"As a person, he was a bit special, but I wouldn't have been foolish enough to think he was going to be champion jockey.



"But as time went on, there were big possibilities for him.



"Nobody could be happier than I was and how it has worked out."

VIDEO
Have you tried new the Independent Digital Edition iPad app?
News
news
Life & Style
tech
Arts & Entertainment
Ricky Gervais at a screening of 'Muppets Most Wanted' in London last month
tvRicky Gervais on the return of 'Derek' – and why he still ignores his critics
Sport
Luis Suarez of Liverpool celebrates his goal
sport
Arts & Entertainment
James Franco and Chris O'Dowd in Of Mice and Men on Broadway
theatreReview: Of Mice and Men, Longacre Theatre
Life & Style
Infant child breast-feeding with eyes closed
healthTo stop mummy having any more babies, according to scientists
News
news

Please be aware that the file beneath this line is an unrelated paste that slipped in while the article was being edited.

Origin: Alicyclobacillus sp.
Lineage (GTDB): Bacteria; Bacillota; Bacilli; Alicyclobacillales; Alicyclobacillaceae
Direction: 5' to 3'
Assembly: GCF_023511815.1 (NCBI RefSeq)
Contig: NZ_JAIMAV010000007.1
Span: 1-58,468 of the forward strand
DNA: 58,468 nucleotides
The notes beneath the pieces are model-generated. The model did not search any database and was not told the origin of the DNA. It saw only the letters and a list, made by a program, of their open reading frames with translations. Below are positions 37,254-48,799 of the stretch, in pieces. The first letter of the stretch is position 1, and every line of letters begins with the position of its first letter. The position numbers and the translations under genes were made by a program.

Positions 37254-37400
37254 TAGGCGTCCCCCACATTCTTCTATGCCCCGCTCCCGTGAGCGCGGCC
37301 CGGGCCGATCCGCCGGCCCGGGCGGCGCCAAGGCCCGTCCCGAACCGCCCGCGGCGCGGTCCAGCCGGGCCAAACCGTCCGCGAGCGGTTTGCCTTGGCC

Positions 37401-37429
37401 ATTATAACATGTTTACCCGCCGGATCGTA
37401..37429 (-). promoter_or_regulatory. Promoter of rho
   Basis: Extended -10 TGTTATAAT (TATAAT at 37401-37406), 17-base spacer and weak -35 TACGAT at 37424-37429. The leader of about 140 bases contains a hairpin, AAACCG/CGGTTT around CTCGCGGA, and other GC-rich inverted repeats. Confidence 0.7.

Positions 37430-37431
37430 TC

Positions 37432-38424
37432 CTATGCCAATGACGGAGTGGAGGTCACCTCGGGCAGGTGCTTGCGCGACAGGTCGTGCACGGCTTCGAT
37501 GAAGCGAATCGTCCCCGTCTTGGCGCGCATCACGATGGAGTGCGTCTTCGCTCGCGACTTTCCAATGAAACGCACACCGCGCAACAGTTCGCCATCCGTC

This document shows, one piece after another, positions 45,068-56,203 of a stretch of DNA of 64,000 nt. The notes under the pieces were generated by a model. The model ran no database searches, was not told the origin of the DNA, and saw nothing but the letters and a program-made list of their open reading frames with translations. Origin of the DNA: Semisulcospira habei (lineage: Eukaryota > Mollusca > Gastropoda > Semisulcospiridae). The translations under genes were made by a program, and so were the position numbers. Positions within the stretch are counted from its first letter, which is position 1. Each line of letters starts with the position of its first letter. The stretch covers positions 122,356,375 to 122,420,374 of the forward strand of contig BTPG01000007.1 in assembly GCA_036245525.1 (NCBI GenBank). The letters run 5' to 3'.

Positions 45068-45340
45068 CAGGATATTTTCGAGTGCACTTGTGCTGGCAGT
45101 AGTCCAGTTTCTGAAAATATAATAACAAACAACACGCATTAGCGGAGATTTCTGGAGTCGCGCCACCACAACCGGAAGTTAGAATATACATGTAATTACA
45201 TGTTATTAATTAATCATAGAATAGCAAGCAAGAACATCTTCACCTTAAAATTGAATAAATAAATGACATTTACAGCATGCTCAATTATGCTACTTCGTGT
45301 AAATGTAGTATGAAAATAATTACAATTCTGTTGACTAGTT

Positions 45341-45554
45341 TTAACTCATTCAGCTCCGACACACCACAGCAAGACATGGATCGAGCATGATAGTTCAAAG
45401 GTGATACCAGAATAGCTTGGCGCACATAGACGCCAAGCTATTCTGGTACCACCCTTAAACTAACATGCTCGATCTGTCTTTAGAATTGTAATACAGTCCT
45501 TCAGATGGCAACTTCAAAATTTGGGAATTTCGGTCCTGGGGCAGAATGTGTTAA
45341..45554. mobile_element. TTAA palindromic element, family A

Arts & Entertainment
film
Life & Style
Going down: Google's ambition to build an elevator into space isn't likely to be fulfilled any time soon
techTechnology giant’s scientists say there is no material strong enough for a cable from Earth into orbit
Arts & Entertainment
Homer meets Lego Marge in the 25th anniversary episode of The Simpsons, set to air on 4 May
tv
Life & Style
From long to Jong: Guy Pewsey gets the North Korean leader's look
fashionThe Independent heads to an Ealing hairdressers to try out the North Korean dictator's trademark do
Extras
indybest10 best smartphones
Caption competition
Caption competition
Daily Quiz
Have you tried new the Independent Digital Edition iPad app?
Independent Dating
and  

By clicking 'Search' you
are agreeing to our
Terms of Use.

Career Services
iJobs Job Widget
iJobs General

Apprentice IT Technician

£150.00 per week: QA Apprenticeships: This company is a company that specializ...

1st Line Technical Service Desk Analyst IT Apprentice

£153.75 per week: QA Apprenticeships: This company is an innovative outsourcin...

1st Line Helpdesk Engineer Apprentice